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So the situation is thus. We're working with another company and as part of some file distribution processing we have to encrypt some files before they are sent.

The company in question sent us their public key which we have been using to encrypt files using GPG.

Recently they've got back to us complaining that they need to enter a passphrase each time they attempt to decrypt their files. So they changed their settings on their side to remove the passphrase requirement and sent us another public key

The thing is this "new" public key seem exactly the same as the old one. These are my tests: -

  • Both .asc files -> the same
  • MD5 hashsums of .asc files -> the same
  • Installed key into a test keystore -> GPG refuses to install it as it's the same as the one already there (i.e. "Unchanged: 1")
  • Deleted key from keystore, installed "new" key, made note of fingerprint/other details, deleted key again
  • Added "old" key to keystore, made note of fingerprint/other details
  • Compared the two notes -> the same

Surely we don't need to install this "new" public key if it's exactly the same as the old one? The reason why I ask is it's a bit of a pain to call our ops team to get them to install the key in the PROD keystore if we don't need to.

Any advice would be appreciated.

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2 Answers 2

up vote 6 down vote accepted

Public keys don't change just because someone removed (or changed) the passphrase on the private key. I see no reason why you would have to install this "new" public key.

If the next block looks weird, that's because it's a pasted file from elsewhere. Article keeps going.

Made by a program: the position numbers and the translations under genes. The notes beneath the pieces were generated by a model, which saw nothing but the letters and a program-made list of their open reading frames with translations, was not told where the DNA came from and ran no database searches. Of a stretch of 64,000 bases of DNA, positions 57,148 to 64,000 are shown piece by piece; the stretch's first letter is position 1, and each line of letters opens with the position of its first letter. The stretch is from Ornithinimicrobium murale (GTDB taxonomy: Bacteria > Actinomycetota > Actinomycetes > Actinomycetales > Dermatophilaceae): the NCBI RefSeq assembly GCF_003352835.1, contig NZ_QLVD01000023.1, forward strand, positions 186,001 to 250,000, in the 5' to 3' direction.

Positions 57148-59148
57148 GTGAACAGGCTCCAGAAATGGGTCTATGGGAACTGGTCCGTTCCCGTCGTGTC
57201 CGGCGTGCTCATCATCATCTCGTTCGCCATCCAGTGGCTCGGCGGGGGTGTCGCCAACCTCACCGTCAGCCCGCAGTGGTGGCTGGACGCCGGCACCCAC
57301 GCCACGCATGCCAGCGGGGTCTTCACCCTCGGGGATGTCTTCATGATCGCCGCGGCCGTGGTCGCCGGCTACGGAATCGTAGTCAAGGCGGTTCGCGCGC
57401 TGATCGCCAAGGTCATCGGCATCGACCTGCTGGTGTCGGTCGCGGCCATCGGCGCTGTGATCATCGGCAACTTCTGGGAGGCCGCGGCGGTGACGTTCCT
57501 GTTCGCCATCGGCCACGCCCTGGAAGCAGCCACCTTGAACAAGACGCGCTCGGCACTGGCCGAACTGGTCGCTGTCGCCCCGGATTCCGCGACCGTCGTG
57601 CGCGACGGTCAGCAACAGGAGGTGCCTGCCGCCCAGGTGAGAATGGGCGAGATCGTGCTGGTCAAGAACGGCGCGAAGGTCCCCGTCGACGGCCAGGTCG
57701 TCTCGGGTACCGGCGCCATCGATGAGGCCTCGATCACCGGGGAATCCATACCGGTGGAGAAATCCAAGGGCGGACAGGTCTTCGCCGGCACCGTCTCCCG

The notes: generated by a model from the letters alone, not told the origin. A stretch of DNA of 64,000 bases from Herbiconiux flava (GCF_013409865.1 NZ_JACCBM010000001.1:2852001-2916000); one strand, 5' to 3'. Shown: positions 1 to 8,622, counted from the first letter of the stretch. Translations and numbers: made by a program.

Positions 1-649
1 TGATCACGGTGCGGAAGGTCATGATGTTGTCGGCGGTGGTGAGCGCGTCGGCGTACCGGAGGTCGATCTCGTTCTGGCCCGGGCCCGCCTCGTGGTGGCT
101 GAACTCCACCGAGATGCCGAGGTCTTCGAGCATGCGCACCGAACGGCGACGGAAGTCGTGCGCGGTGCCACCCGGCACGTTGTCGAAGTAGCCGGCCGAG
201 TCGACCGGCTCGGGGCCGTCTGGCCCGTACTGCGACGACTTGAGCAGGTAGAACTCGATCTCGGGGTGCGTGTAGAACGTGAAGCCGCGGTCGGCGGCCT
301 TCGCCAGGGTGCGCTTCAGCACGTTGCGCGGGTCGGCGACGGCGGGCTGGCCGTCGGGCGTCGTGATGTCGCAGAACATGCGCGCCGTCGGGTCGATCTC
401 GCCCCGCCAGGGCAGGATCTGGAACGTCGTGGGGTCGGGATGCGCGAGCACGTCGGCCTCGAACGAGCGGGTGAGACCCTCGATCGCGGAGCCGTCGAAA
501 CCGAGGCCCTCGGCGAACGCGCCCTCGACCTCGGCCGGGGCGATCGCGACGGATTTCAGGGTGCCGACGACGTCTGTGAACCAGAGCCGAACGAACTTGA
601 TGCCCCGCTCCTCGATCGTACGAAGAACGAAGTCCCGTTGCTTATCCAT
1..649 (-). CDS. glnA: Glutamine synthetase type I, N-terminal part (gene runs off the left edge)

I'd be concerned as to the competence of the other party if they're complaining that they have to always enter their passphrase (and that they thought it was a winning idea to remove the passphrase).

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Normally I'd agree. But without any information about the sensitivity of the data or the overall security of either endpoint, the passphrase removal is moot, imho. –  Sirex Aug 5 '11 at 10:31
    
If security really wasn't important, they could just stop encrypting (or use weak encryption, like ZIP passwords or something). Anyone who doesn't know how to cache passphrases for repetitive use probably isn't competent to do proper security in a lot of other ways, either. –  womble Aug 5 '11 at 11:07
    
Thanks I suspected as much. I was starting to question my own judgement before posting this, so thanks for keeping me sane! As for the security issue - this isn't of our concern, our remit is to just encrypt the files and send them over, we have no visibility of work being done on their side. –  djhworld Aug 5 '11 at 11:46

+1 for womble; writing this as an answer to avoid chaaracter limit.

The public key does not have to change when the secret key is decrypted. "Removing the passphrase" for the secret key just means it is left in a decrypted state permanently and written to disk, whereas generally the secret key is itself symmetrically encrypted with a given passphrase to ensure that an assailant who gains access to the key file cannot access the key without also knowing the passphrase.

There was, however, no reason for them to reveal this incompetence to you (though you should be grateful to have this information, so you know not to trust the other party with security). You should advise your collaborators to merely save out cleartext versions of the desired encrypted files rather than leave the secret key unprotected. If the secret key falls into the wrong hands, the keypair is invalidated forever and all content encrypted for that public key will be accessible by anyone who has the secret key. This is obviously very dangerous if anything important has ever been encrypted for that keypair. Please tell your partners to reapply a passphrase and save out the files as cleartext rather than exposing the secret key directly.

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Thanks for the reply, yep, the security concerns are certainly worrying but this issue is not of our concern, as far as we're concerned we just encrypt the files and transmit them. Their implementation and processes have no bearing on us. –  djhworld Aug 5 '11 at 11:48

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